The process works like this
- Run the first program at logon (ODL.exe)
- The program checks to see if the ‘completion file’ exists, if so it terminates, if not it runs the batch script
- The script runs in the background, when Onedrive has provisioned, it launches the second part (ODL2.exe) and terminates the first window.
- Progress bar increments to 80% while the script continues to run in the background
- Once script is complete, the progress box closes and displays a message from the third part ODL3.exe to alert the user that one-drive is fully set up.
I will provide all the source files below needed to edit this program, it is all set up, the only section you need to change is the directory to which thesetup files will be stored (the .EXE’s & batch script) which i will show you below. To start you need to create a directory which is accessible to your users, for example \\Appsserver\files$\onedrive. In here you will store your batch file and your .EXE files which i will explain how to create below.
The Batch File
This is slightly different to the one posted further up, the only difference is the code to call the .EXE file. You will need to edit this to your preferred storage location e.g. \\Appsserver\files$\onedrive and place in the directory you created above
The GUI (.EXE files)
To create the 3 .EXE files shown above you will first need to change the location of your batch file & compile your program for it to work. I will provide you with the compiled ODL2.exe and ODL3.exe files as they do not require any modification, but you’ll probably want to comile it yourself so you can be sure of the codes integrity and see exactly what the code is doing.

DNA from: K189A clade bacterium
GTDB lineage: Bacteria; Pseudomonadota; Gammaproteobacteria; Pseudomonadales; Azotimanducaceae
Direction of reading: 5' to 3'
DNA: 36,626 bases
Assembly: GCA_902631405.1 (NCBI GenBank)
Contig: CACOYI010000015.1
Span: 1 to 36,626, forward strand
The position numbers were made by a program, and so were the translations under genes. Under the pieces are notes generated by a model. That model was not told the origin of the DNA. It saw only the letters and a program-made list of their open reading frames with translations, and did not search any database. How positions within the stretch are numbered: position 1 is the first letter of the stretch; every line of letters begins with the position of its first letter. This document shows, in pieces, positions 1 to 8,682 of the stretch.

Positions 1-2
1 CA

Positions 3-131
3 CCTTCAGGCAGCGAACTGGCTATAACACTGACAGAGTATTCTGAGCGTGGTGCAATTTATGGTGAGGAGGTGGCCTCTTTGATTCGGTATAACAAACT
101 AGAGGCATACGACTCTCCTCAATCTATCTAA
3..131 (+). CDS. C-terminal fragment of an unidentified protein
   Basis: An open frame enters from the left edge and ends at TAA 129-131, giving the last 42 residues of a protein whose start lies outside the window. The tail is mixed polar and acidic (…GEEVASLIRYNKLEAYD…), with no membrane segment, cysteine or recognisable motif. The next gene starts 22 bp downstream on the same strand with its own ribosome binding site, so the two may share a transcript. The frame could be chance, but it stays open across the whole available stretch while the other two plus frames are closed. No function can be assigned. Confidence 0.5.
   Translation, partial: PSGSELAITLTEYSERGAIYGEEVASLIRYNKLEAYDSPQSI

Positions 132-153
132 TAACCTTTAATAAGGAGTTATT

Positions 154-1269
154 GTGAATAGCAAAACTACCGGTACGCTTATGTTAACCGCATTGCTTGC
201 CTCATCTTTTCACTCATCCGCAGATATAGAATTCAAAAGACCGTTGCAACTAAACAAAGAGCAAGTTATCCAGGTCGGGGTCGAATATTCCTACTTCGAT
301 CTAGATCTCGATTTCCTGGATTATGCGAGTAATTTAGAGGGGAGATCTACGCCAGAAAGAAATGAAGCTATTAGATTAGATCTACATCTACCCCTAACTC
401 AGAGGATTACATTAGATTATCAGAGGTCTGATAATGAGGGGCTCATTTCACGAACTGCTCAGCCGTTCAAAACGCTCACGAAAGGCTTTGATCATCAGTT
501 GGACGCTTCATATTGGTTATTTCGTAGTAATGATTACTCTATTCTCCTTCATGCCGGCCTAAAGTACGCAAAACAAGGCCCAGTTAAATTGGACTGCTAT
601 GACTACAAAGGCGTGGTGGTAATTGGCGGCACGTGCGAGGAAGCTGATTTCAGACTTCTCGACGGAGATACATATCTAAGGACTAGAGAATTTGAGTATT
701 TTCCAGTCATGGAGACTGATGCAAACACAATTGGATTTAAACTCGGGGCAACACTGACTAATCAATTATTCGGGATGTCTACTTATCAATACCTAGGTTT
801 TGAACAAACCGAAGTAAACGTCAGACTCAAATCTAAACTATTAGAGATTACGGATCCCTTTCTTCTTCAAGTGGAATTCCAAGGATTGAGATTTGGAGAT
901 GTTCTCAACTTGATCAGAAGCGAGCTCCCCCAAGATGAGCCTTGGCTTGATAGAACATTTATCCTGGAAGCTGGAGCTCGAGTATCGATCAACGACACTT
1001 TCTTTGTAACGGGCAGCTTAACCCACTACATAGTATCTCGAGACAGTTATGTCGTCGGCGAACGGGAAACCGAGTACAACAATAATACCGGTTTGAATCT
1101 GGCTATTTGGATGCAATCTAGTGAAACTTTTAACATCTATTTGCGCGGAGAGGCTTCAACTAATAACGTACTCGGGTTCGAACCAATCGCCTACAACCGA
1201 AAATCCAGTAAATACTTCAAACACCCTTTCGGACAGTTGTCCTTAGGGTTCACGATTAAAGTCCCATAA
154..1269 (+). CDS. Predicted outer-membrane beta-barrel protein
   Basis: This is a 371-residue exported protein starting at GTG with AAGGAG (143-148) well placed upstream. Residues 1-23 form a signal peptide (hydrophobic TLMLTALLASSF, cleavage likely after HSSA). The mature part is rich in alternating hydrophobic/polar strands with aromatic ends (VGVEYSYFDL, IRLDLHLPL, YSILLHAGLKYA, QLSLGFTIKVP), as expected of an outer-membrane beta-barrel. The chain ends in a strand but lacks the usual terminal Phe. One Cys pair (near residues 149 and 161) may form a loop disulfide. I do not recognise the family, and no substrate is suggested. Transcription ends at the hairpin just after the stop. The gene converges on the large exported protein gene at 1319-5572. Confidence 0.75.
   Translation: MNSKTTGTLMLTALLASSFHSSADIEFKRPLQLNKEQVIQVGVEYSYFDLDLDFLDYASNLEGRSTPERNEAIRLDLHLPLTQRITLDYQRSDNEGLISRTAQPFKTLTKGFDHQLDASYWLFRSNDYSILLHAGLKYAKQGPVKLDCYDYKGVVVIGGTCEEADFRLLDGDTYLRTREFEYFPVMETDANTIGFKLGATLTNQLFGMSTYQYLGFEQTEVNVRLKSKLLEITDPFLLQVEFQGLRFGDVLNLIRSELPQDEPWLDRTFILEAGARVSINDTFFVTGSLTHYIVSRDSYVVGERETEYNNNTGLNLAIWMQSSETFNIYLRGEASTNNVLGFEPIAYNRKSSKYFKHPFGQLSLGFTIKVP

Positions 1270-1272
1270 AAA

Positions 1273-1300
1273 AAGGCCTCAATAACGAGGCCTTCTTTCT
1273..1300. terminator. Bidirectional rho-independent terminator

You do not need to make any other changes but the source code is there if you want to make any improvements or changes.
The first step is to install Visual Basic 2010 Express as detailed earlier in the article and run it for the first time.
Now you should download the source files from here > https://files.anme.co.uk/blog/20190214-OneDriveSourceFiles.zip
Place the 3 files into the ‘Projects’ folder located at Local User > Documents > Visual basic 2010 > Projects
Open up Visual Basic 2010 and click ‘open project’ & browse to Local User\Documents\Visual Studio 2010\Projects\OneDrive Setup Launcher\Onedrive Setup Launcher, Choose the onedrive setup launcher.vbproj file
On the right hand pane in ‘Solution explorer’, right click ‘Form1.vb’ and chose View Code
The code viewer will appear, you can now change your location of your batch file
Change to location to suit you and go to File > Save all
You can now press the green play icon or press F5 to start debugging.
The program will run, and try to run the batch file at the specified location. Once you are happy you can grab the updated .EXE file from Documents\Visual Studio 2010\Projects\Onedrive Setup Launcher\Onedrive Setup Launcher\bin\Debug
Copy this to your directory you created in Step one (e.g. \\Appsserver\files$\onedrive).
You can either use the ODL2.exe and ODL3.exe i have provided in the zip file, or repeat the above steps for the remaining two folders in order to generate your own .EXE files, these don’t need any modification to any of the code.
Note: It is important to update your batch file with the correct path to the .EXE files, and ensure they are in the location.
You can run ODL.exe at logon using the following GPO
Computer Config > Admin Templates > System/Logon > Run these programs at Logon